“But the gift is not like the trespass. For if the many died by the trespass of the one man, how much more did God’s grace and the gift that came by the grace of the one man, Jesus Christ, overflow to the many!” —Romans 5:15
If you scroll through a newsfeed on any given day, you will inevitably be confronted by the problem of evil. Stories of hatred, murder, fear, and corruption disturb our inner being while the questions mount: If sin entered into the world by “willful rebellion against God,” then why did God permit it? Couldn’t an Almighty God have prevented it? The problem of evil, for John Wesley, hinged on one’s ability to choose. The real question he wants to consider is, can love really exist without a choice?
Consider a toddler’s toy doll that has a button on its back. When you push the button, the doll utters the words, “I love you.” It has been pre-programmed to say these words—but does the doll really love the toddler? Of course not; genuine love can only exist by one’s ability to choose. Without choice, love is nothing more than facade.
When God made humanity in His own image, He gave us the ability to choose.
Our abuse of that liberty, “produced evil… [bringing] sin and pain into the world.” But, some asked, “Why allow it to happen?” Wesley concluded, “If Adam had not fallen, Christ would not have died,” and the greatest manifestation of love to humanity would never have been displayed.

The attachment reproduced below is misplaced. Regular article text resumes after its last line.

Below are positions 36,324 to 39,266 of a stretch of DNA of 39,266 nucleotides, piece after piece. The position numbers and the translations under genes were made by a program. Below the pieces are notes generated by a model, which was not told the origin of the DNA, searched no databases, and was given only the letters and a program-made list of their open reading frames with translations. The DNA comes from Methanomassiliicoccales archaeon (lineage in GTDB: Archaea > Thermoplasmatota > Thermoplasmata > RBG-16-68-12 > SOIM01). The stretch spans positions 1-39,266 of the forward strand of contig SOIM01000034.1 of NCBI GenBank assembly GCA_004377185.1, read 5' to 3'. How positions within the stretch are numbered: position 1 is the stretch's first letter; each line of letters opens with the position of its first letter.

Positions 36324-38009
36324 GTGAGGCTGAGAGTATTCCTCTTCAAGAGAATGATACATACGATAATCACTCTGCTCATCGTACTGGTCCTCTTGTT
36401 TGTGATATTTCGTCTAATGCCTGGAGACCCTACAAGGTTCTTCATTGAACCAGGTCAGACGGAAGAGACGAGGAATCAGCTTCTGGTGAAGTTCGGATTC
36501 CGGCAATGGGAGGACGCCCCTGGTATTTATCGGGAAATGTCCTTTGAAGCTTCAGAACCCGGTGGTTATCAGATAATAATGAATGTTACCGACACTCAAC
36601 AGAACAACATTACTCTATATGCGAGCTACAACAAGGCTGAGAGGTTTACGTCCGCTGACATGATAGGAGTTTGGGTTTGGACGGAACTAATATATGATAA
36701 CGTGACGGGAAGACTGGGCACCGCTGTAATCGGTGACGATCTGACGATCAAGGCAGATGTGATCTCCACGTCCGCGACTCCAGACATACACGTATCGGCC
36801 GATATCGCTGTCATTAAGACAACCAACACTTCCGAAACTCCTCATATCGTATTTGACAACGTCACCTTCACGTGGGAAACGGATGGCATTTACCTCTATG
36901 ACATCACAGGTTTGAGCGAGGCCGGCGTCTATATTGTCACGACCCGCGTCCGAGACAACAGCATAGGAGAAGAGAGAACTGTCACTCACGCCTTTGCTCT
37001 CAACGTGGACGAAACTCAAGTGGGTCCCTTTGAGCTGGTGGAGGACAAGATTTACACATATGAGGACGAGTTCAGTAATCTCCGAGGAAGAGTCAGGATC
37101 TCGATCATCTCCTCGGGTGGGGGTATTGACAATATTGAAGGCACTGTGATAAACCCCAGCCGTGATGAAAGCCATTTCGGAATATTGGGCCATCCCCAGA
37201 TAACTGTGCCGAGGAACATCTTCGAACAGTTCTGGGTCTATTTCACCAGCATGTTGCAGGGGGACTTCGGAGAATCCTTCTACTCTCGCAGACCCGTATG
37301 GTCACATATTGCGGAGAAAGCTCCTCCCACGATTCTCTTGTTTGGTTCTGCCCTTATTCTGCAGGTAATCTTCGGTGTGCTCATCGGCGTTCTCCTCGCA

It is true, Wesley thought, that humanity may have been able to still love God in some measure, had sin not entered into the world, but because of our sin, we have learned much more of God. We have loved Him for “bearing our sins,” have “known the power of His resurrection,” been brought out of “darkness into His marvelous light,” been “renewed in the image of God,” have understood the fullness of grace, and have faith. And we have learned to love others like God has loved us.
Could we have ever known how to “return good for evil” if there had never been an evildoer in the universe? Could we really understand the virtues of patience, humility, and long-suffering, or how to love an enemy? Our ability to choose, and the consequences that naturally follow, allowed the manifestation of God’s love to blossom in a way in which humanity had the potential to love like God has loved us.
I had a friend come to me years ago who was going through a difficult time. Evil had entered his little world through the willful rebellion of someone he dearly loved. “Why is God allowing this to happen to me? Why isn’t God doing anything about it?” he asked me. Full of empathy, I responded, “Maybe you should ask a different question. Instead of asking, ‘why is this happening?’, maybe you could ask, ‘Lord, how would you like me to respond to this situation in Christlike love?’” The choice was his; the choice is ours, too.
H. Gordon Smith III is senior pastor of Frankfort Church of the Nazarene in Frankfort, Indiana, USA.
To read the full text of the sermon, click here.
Written for Coffee Break.